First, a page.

The Liberty Cap

There is another indication that the masonic notion of liberty - freedom from the laws of God, the Church, and of legitimate civil government - has deeply influenced our culture. It is the appearance of the "Liberty Cap" on many official seals in America, as well as in the engravings of scenes of the American Revolution, dating from the eighteenth century.

The Liberty Cap is a shallow, limp cap, somewhat resembling a woolen ski cap. Its origin is in ancient times, when freed slaves would be given this sort of cap to wear as a sign of their freedom. Hence the symbolism is that the wearer is freed from some sort of slavery. Slavery to what?

In the eighteenth century the cap was worn by radicals who were bent upon the destruction of the monarchies in favor of republican or democratic regimes, in accordance with the dictates of free-thinking and atheistic "philosophers" of the same century. It was a symbol of revolt against the existing order, and a call for a new, radical order in which power was perceived to come from the people, and not from God. A modern equivalent would be the hammer and sickle or the peace symbol of the 1960's.

It is seen either worn on the head, usually by the Liberty Goddess [although absent from the head of the one standing in New York], or more often, it is seen sitting on the top of a pole.

In its second appearance, this symbol of eighteenth century radicalism forms part of a number of seals of the United States: the seal of the States of New York, New Jersey, North Carolina, Idaho, Hawaii, Iowa, Colorado, West Virginia, Arkansas, and Virginia as well as that of the United States Senate and the United States Army. It is also found on the Liberty Goddess on the Morgan Dollar [the silver dollar in circulation in the latter part of the nineteenth century] as well as on the "walking" Liberty Goddess of the mid-twentieth century half-dollar, and on the Mercury dime of the same period. [Mercury, by the way, is a favorite god in the masonic menagerie of deities].

The Liberty Cap was confirmed as the symbol of radicalism in the French Revolution, when it became the fashionable attire of anyone who was in favor of the Revolution, and finally of the bloodthirsty and cruel Jacobins, the leaders of the Reign of Terror.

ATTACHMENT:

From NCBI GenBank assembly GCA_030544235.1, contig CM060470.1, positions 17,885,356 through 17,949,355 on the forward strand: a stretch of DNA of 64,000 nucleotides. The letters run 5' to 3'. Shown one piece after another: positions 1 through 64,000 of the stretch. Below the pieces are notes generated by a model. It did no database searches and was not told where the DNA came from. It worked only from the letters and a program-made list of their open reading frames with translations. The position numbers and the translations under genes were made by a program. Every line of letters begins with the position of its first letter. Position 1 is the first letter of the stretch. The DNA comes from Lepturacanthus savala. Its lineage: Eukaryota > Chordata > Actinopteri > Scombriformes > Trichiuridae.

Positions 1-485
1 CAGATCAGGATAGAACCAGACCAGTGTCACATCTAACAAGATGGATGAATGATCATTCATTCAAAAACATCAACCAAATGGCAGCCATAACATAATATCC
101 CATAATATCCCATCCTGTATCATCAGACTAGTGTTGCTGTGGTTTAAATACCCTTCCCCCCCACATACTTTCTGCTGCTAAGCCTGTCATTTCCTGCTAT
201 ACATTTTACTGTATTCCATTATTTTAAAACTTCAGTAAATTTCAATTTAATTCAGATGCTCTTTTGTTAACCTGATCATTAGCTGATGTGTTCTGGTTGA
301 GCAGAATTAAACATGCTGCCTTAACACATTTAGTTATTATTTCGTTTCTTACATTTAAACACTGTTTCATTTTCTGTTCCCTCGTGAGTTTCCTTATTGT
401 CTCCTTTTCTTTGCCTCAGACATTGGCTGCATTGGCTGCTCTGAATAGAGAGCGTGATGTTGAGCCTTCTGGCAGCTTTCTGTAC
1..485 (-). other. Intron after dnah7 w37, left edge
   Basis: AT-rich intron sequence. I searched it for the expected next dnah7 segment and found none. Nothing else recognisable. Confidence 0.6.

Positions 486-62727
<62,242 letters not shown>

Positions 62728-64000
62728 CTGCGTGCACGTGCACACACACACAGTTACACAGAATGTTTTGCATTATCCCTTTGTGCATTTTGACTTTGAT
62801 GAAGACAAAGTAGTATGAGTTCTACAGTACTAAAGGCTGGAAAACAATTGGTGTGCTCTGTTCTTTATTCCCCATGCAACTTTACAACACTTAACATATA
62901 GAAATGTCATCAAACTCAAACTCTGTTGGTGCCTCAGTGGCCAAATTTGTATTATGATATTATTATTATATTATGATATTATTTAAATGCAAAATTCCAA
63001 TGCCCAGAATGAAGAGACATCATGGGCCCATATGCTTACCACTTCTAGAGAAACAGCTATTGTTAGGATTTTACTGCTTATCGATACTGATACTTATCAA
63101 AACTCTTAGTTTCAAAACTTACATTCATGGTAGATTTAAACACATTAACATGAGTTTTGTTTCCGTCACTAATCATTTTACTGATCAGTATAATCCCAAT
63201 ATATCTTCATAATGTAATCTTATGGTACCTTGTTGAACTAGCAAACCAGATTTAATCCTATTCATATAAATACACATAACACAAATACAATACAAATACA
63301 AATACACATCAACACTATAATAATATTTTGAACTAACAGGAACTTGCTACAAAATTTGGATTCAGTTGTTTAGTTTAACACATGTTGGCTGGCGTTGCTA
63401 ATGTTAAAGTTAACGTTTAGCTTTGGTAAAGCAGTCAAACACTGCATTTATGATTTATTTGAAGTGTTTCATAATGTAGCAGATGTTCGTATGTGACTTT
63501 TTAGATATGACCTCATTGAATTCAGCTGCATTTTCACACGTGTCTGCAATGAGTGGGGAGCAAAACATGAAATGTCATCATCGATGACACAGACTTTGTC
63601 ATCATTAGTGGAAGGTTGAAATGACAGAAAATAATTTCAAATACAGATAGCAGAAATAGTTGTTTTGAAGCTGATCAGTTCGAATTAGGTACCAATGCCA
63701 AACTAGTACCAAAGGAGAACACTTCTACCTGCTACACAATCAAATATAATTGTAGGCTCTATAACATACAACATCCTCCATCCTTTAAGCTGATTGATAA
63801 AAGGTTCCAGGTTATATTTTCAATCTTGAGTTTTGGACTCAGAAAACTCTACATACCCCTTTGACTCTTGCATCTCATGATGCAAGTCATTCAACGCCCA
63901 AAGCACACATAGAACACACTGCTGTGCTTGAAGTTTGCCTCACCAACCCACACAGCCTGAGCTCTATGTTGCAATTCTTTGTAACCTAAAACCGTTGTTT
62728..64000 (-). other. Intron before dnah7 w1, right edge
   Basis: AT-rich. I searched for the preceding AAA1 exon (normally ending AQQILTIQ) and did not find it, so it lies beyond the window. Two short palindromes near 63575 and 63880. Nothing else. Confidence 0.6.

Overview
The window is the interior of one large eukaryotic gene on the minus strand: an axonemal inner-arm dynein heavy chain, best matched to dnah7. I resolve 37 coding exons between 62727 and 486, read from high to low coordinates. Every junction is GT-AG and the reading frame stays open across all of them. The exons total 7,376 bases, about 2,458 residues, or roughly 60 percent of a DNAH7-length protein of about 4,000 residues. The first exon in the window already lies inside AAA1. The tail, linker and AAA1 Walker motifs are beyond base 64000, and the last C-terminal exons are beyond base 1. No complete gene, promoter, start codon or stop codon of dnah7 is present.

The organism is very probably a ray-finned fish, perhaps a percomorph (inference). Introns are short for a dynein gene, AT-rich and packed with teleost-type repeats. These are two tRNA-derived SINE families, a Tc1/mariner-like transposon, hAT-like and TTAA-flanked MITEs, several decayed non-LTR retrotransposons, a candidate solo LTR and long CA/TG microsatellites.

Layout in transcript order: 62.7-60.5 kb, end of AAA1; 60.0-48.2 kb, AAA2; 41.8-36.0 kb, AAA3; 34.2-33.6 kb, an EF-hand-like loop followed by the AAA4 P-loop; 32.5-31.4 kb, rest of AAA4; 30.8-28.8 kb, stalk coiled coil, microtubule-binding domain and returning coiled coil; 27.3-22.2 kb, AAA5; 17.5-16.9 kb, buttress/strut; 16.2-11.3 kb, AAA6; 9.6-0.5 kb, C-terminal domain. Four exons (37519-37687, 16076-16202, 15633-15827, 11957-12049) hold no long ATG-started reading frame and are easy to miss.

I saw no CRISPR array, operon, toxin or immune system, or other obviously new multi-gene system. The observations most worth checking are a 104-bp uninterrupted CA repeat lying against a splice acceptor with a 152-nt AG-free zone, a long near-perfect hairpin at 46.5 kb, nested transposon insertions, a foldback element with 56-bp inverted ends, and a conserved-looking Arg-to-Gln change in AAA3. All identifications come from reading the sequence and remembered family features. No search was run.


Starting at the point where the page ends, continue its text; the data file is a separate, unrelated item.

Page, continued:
Needless to say, the Liberty Cap figures in a great deal of masonic symbolism. The famous "Marianne," female symbol of the revolutionary French Republic, is of course wearing the cap. In 1884, the government in France, loaded with Freemasons, had busts made of the devilish female unabashedly wearing a masonic sash over her shoulders, bearing the three dates of glory for the wicked brotherhood: 1783, being the date of the French Revolution, 1848, and 1870, being dates of subsequent revolutions in which Freemasons and their Luciferian principles came to power in what was once Catholic France. As always, Marianne had her head covered.

The Great Seal

The Great Seal of the United States is dripping with masonic symbolism. It can be seen on the reverse side of the dollar bill. The men who were commissioned by the Continental Congress to come up with the seal of the United States were all Freemasons: Thomas Jefferson, John Adams, and Benjamin Franklin [who had the further distinction of being shamelessly debauched and boorishly crude]. Benjamin Franklin was the chairman. After a number of models, the seal which we have today was adopted in 1782. It was Jefferson himself who placed the triangle around the all-seeing eye, added the year 1776, and 'E Pluribus Unum'.

May 1 is Beltane of the Satanists' summer solstice and 1776 not only the year of the Declaration of American Independence but the birth by Adam Weishaupt of the Illuminati, the House of Rothschild, and the publication of Adam Smith's Wealth of Nations.

To accurately describe all of the masonic and occult symbolism contained in the Great Seal would require a separate article.

My point here in citing the fact that there are masonic symbols on the Great Seal, is that these are a further indication of the deep influence which Masonry has had on the American culture.

Should anyone doubt that these are masonic symbols, suffice it to quote the April 1960 issue of the official masonic magazine, curiously entitled New Age: Masonic Symbols in a $1 Bill, 13 leaves in the olive branches, 13 bars and stripes in the shield, 13 feathers in the tail, 13 arrows, 13 letters in the "E Pluribus Unum" on the ribbon, 13 stars in the green crest above 32 long feathers representing 32nd degree in Masonry, 13 granite stones in the Pyramid with the Masonic "All-seeing Eye" completing it, 13 letters in 'Annuit Caeptis', "God has prospered."

On the front of the dollar bill is the seal of the United States Treasury Department made up of a key, square, and the Scales of Justice, as well as a compass which, of course, is an important symbol of Masonry.

James B. Walker 32 degree. "Even the Flag I am afraid that not even Old Glory managed to escape the influence of the freedom-from-God principles of Freemasonry. Although the origins of the Stars and Stripes are obscure, we do know that the original use of horizontal red and white stripes was by the Protestant Dutch in their rebellion against Catholic Spain. It surfaces again on British ships, seen flying it as they were helping the French Huguenots [Protestants] against their fellow Catholic countrymen. It next surfaced as the flag of the Sons of Liberty, a radical, masonic group which put on the Boston Tea Party."

So even the flag participates historically in this culture of freeing oneself from the "slavery" of Roman Catholicism, and ultimately from any civil government which is not democratic, that is, which is not merely a functionary of the people's will. mason8.htm

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